“Highly readable and remarkable. . . . Community is articulated as the heart of the story of Fort St. Joseph. . . . Highly recommend[ed] . . . not only for its detailed material and archival analysis of a historic site but as a manual for how to do public archaeology and build community in contemporary practice.”—American Antiquity
“Serves as a balance between site report, state of affairs, and cultural commentary. . . . Provides a very useful roadmap of how archaeological projects and stakeholder communities can work together.”—Midcontinental Journal of Archaeology
“Both unique and scientifically important. . . . Rarely has there ever been a scientific archaeological endeavor . . . that involved and, indeed, depended on the cooperation of academics, their students, and the local citizenry to obtain the kind and type of dynamic success Nassaney and his colleagues have been able to achieve.”—Michigan Historical Review
“Details over two decades of community archaeology at one of the most important French colonial forts of the Great Lakes region. Nassaney and his collaborators employ documentary and material perspectives to bring to life this strategic place, presenting new, thought-provoking information to those interested in colonial history and French and American Indian heritage.”—Douglas C. Wilson, coeditor of Exploring Fort Vancouver
“Provides thoughtful analysis of detailed data on a number of topics that will be invaluable for historical archaeologists working on similar sites.”—Elizabeth M. Scott, editor of Archaeological Perspectives on the French in the New World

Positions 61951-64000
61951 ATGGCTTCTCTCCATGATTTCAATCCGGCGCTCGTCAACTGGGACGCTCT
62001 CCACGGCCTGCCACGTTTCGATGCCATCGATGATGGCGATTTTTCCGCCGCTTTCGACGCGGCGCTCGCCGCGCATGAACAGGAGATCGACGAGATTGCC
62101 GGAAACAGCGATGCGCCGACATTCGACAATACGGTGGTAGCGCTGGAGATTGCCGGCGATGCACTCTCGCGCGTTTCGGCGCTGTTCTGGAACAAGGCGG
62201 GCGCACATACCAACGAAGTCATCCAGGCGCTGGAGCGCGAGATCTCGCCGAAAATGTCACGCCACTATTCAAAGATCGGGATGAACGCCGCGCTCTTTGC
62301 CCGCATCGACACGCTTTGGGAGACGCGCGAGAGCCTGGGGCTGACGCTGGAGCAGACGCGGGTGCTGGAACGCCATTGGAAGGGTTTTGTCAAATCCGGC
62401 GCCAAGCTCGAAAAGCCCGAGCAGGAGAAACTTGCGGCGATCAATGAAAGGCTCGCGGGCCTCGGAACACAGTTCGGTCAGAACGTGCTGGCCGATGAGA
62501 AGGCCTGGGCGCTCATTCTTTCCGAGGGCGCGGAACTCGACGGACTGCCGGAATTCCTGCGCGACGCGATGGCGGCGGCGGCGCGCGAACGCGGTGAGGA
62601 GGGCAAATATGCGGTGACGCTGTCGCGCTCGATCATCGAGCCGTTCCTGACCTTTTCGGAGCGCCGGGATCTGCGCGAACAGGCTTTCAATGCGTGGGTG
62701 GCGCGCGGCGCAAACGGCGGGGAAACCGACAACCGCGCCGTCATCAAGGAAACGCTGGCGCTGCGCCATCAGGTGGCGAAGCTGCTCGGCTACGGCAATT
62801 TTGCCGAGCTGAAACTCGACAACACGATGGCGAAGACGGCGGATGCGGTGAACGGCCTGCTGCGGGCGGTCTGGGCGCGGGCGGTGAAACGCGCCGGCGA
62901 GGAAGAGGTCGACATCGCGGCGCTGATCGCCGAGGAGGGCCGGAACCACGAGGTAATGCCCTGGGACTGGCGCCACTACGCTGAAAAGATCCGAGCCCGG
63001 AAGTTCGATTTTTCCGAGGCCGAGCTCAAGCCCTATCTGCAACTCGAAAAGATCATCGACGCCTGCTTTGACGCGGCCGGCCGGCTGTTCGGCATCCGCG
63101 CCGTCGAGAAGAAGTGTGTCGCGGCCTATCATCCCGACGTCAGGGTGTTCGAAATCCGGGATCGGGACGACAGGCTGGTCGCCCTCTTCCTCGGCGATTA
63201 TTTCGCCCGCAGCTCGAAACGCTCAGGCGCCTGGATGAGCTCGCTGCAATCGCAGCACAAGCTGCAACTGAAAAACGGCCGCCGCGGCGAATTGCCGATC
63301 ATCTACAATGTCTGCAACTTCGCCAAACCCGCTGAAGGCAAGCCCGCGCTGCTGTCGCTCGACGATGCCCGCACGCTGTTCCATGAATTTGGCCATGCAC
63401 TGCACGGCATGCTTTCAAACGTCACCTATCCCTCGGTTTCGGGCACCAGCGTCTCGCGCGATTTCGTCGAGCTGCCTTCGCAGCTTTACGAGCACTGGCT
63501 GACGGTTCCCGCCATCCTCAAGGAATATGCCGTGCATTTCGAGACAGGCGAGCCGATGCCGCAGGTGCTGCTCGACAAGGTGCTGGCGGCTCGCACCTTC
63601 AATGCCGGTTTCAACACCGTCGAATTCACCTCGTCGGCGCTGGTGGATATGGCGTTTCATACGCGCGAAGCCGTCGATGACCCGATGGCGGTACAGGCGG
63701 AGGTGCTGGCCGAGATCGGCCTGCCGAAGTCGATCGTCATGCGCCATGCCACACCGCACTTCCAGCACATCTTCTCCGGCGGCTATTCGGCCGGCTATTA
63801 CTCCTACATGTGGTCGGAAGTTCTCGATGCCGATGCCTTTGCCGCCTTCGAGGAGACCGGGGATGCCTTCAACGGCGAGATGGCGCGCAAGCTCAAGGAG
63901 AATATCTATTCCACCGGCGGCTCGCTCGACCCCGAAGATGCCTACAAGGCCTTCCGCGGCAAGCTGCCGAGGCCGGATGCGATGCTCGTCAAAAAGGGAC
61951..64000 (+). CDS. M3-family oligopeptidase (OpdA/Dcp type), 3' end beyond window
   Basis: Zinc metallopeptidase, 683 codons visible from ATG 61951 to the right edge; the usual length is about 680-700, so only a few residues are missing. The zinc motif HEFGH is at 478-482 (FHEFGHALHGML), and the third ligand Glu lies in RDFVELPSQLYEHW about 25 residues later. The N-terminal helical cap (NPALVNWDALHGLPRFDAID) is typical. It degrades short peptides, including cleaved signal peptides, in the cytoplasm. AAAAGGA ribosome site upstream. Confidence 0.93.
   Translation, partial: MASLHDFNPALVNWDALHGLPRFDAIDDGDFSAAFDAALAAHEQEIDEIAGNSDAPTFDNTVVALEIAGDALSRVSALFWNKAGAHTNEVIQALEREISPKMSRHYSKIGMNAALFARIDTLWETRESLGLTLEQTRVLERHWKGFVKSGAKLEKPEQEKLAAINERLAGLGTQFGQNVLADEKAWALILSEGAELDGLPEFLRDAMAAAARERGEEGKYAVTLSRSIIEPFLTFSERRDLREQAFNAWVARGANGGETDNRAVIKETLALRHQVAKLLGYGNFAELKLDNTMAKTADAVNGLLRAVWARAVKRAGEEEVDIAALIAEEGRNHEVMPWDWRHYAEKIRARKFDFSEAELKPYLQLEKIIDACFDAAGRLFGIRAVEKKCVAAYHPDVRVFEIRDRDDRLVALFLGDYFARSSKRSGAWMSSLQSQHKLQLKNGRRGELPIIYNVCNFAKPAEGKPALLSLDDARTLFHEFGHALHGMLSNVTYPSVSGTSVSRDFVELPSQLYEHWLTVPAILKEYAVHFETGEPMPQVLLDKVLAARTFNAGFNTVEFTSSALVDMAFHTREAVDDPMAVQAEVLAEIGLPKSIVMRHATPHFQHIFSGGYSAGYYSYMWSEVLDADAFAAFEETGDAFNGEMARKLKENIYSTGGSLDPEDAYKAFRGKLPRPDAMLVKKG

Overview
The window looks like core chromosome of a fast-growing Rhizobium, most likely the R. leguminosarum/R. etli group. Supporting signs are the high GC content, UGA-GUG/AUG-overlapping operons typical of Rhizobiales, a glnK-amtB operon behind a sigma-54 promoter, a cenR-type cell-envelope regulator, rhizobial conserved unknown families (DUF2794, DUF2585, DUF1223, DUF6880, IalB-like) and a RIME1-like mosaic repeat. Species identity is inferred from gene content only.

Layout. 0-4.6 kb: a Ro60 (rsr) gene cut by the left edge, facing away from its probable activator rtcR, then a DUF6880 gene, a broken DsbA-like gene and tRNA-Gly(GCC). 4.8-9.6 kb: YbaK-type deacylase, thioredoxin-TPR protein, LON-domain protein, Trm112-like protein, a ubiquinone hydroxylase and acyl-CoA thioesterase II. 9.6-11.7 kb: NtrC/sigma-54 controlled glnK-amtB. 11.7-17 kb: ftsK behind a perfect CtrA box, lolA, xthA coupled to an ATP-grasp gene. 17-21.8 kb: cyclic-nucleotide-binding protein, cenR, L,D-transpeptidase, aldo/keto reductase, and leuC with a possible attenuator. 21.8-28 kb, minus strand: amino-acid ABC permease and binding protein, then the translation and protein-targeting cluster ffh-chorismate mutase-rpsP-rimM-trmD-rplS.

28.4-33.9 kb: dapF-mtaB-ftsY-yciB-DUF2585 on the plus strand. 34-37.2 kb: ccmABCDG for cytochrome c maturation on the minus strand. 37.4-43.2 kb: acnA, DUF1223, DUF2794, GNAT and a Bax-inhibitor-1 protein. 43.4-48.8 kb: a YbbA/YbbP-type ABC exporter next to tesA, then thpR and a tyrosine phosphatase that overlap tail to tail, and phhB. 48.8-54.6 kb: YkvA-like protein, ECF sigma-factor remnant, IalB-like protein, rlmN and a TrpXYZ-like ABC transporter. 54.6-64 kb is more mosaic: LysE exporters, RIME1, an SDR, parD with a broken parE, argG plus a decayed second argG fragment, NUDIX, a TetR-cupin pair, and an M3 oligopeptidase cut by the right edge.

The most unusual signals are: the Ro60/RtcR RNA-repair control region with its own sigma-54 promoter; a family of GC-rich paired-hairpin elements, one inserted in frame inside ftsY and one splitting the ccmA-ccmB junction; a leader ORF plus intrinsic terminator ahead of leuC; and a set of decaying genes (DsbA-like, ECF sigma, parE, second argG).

Fort St. Joseph Revealed is the first synthesis of archaeological and documentary data on one of the most important French colonial outposts in the western Great Lakes region. Located in what is now Michigan, Fort St. Joseph was home to a flourishing fur trade society from the 1680s to 1781. Material evidence of the site—lost for centuries—was discovered in 1998 by volume editor Michael Nassaney and his colleagues, who summarize their extensive excavations at the fort and surrounding areas in these essays.
Contributors analyze material remains including animal bones, lead seals, smudge pits, and various other detritus from daily life to reconstruct the foodways, architectural traditions, crafts, trade, and hide-processing methods of the fur trade. They discuss the complex relationship between the French traders and local Native populations, who relied on each other for survival and forged links across their communities through intermarriage and exchange, even as they maintained their own cultural identities. Faunal remains excavated at the site indicate the French quickly adopted Native cuisine, as they were unable to transport perishable goods across long distances. Copper kettles and other imported objects from Europe were transformed by Native Americans into decorative ornaments such as tinkling cones, and French textiles served as a medium of stylistic expression in the multi-ethnic community that developed at Fort St. Joseph. Featuring a thought-provoking look at the award-winning public archaeology program at the site, this volume will inspire researchers with the potential of community-based service-learning initiatives to tap into the analytical power at the interface of history and archaeology.
Michael S. Nassaney is professor emeritus of anthropology at Western Michigan University and principal investigator of the Fort St. Joseph Archaeological Project. He is the author of The Archaeology of the North American Fur Trade and coeditor of Interpretations of Native North American Life: Material Contributions to Ethnohistory.
Contributors: Rory J. Becker | Kelley M. Berliner | José António Brandão | Cathrine Davis | Erica A. D’Elia | Brock Giordano, RPA | Joseph Hearns | Allison Hoock | Mark W. Hoock | Erika Hartley | Terrance J. Martin | Eric Teixeira Mendes | Michael S. Nassaney | Susan K. Reichert
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